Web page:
Music

The Most Mind-Bending, Pop Culture-Inspired Deep Dream Art

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Google’s Deep Dream source code has officially been made public. “Two weeks ago we blogged about a visualization tool designed to help us understand how neural networks work and what each layer has learned,” Google writes. “In addition to gaining some insight on how these networks carry out classification tasks, we found that this process also generated some beautiful art.”
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Uplifting Summer Playlist [Sponsored]

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Whether you’re a) driving to the beach (with the top down, of course), b) already at the beach (lucky!), or c) stuck at the office wishing you were at the beach (like us), you deserve an uplifting summer playlist. Enter Bottled Starbucks® Iced Coffee, who asked us to put together the perfect playlist to soundtrack your summer. These are the tracks currently pumping on the stereo here at Flavorwire/Flavorpill HQ. Enjoy! 
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“It’s All About Shocking People”: Penelope Spheeris on Her Iconic Film ‘The Decline of Western Civilization’ and Punk in 2015

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“It’s my life’s work, here. I don’t want to fuck it up,” director Penelope Spheeris tells me by phone about Shout Factory’s Decline of Western Civilization Collection, released on June 30. We’re joined by her daughter Anna Fox, who helped produce the deluxe box set, which includes all three Decline documentaries restored in high-definition. But the retouched celluloid can’t destroy the grit and grime that clings to Spheeris’ curious lens as it chronicles some of punk’s most legendary bands in the first film (which screens in New York City on June 19 at BAMcinemaFest with the director in attendance): Black Flag, Fear, X, the Germs, and the Circle Jerks, to name a few. Throughout the trilogy, Spheeris is granted access to ratty clubs and gutter haunts, an outsider looking in. But the filmmaker knows what it’s like on the other side, having spent her formative years in a traveling carnival where her parents worked — strangers in strange lands. We discussed living on the fringe; the filmmaker’s 1983 film about teenage runaways, Suburbia; and the meaning of family.
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The Best and Worst of Last Night’s ‘SNL’ with Louis C.K.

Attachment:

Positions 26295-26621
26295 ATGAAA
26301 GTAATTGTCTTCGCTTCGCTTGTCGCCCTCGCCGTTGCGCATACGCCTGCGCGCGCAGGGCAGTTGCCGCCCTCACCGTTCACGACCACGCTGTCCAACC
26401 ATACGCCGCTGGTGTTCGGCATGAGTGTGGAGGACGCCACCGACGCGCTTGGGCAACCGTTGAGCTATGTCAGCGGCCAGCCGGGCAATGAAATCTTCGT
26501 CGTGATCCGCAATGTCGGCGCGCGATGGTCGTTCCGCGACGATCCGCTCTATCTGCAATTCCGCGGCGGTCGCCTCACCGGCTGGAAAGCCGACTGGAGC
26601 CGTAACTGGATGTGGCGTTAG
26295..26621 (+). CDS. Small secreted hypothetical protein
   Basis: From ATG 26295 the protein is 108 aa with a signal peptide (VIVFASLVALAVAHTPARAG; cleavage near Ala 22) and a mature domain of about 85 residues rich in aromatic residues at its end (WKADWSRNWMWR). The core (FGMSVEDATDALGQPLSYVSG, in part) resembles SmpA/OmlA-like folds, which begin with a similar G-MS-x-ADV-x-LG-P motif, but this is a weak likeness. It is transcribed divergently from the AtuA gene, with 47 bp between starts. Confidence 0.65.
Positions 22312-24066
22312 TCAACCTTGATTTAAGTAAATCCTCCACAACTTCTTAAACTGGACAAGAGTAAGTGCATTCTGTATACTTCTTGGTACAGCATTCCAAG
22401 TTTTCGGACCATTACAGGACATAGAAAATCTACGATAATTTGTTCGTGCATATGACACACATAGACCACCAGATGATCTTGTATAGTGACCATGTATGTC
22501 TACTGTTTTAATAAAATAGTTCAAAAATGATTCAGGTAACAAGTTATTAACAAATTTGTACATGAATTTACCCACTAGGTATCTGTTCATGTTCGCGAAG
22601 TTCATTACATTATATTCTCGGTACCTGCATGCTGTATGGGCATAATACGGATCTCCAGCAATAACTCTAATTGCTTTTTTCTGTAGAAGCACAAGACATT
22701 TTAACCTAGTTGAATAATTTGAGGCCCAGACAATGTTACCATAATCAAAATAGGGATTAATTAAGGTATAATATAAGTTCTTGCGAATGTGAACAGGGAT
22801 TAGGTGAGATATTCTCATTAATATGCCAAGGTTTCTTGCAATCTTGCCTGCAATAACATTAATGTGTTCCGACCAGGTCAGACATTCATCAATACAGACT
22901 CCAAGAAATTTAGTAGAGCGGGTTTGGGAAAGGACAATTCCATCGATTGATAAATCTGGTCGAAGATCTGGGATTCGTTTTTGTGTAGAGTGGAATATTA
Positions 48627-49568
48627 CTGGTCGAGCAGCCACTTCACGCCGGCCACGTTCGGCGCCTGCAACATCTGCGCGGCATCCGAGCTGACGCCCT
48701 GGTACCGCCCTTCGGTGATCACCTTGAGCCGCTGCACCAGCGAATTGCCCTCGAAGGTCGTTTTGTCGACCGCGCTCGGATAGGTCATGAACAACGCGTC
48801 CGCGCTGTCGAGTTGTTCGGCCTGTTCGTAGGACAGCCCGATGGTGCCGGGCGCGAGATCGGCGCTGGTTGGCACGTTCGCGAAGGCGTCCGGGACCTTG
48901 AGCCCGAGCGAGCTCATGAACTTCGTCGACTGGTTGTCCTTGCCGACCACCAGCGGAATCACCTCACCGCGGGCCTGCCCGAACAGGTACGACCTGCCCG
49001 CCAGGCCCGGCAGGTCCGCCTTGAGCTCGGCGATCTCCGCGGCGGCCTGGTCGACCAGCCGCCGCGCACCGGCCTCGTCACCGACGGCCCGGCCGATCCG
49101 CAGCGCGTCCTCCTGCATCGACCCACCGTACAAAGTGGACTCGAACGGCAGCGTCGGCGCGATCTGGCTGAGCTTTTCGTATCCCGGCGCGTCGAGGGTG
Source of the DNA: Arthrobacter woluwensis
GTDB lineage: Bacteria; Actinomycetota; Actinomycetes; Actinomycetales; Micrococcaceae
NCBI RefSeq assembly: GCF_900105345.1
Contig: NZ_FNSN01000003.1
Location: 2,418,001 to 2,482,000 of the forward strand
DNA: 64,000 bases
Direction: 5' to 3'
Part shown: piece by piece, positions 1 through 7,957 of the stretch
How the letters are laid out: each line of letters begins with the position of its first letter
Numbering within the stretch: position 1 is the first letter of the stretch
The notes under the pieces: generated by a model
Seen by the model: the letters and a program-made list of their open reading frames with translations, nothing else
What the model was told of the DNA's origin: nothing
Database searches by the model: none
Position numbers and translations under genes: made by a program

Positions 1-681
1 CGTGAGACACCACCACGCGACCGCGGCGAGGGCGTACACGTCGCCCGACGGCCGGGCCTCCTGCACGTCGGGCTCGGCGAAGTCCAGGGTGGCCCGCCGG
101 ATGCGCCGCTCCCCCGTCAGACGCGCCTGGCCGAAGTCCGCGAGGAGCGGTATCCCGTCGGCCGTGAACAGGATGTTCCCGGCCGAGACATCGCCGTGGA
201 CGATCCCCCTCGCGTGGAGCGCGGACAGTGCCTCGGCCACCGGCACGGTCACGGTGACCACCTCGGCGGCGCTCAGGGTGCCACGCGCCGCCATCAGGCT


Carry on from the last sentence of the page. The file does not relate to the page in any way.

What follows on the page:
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Amid new claims of sexual misconduct, comedian Louis C.K. took to the SNL stage to close out the show’s 40th season. As expected, there was no acknowledgement of the alleged incident (incidents, really, since these rumors have been popping up since 2012), with C.K. getting some uncomfortable laughs during his provocative monologue about child molesters. The 40th season’s final chapter has been, shocker, somewhat disappointing. Reese Witherspoon and Scarlett Johansson tackled cruddy material, while Taraji P. Henson and Dwayne Johnson fared better. But SNL has bounced back from worse, and the show’s growing pains are starting to temper. Say goodbye to 40 with C.K. and musical guest Rihanna, who was perhaps the best part of last night’s episode with a striking multimedia performance.
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Talking H.R. Giger’s Books, Cats, and Sexual Artworks With the Director of an Intimate Documentary on the Last Years of His Life

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The first figure we see in Belinda Sallin’s intimate documentary Dark Star, which reveals the last years in the life of artist H. R. Giger, is his beloved Siamese cat Müggi. Behind the shuttered doors of Giger’s ivy-covered cottage, where sunlight dare not enter, and behind the macabre master’s tight-lipped smile that can’t mask the pains of age, Müggi is Giger’s spirit roaming …Read More

“Pleasure Is the Ultimate Rebellion”: Lydia Lunch on Making Poetry Out of Horror, Uncompromising Self-Love, and Her First Major Retrospective

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Lydia Lunch, no wave queen and teenage runaway turned Teenage Jesus, is back in New York City, where it all started for her in the 1970s. Lydia Lunch: So Real It Hurts, her first major retrospective, opens at Howl! Happening May 8 and surveys her photography series The War Is Never Over, the provocative installation You Are Not Safe in Your Own Home, and the many letters, posters, and ephemera from her incredible, nearly 40-year career. Performances and live events accompany the exhibit, which runs through June 5. A contrarian, hysterian, and hedonist, Lunch’s song lyrics, writings, photography, and spoken word performances peel back the skin and peer deep into the chasm of contemporary culture. While she searches for a home for her archives, readies for a new release from her band Retrovirus, preps to teach at a university summer writing program, and sees a vinyl reissue of the powerful Conspiracy of Women on Nicolas Jaar’s label Other People, the iconoclast shared her views on how to be the ultimate confrontationist.
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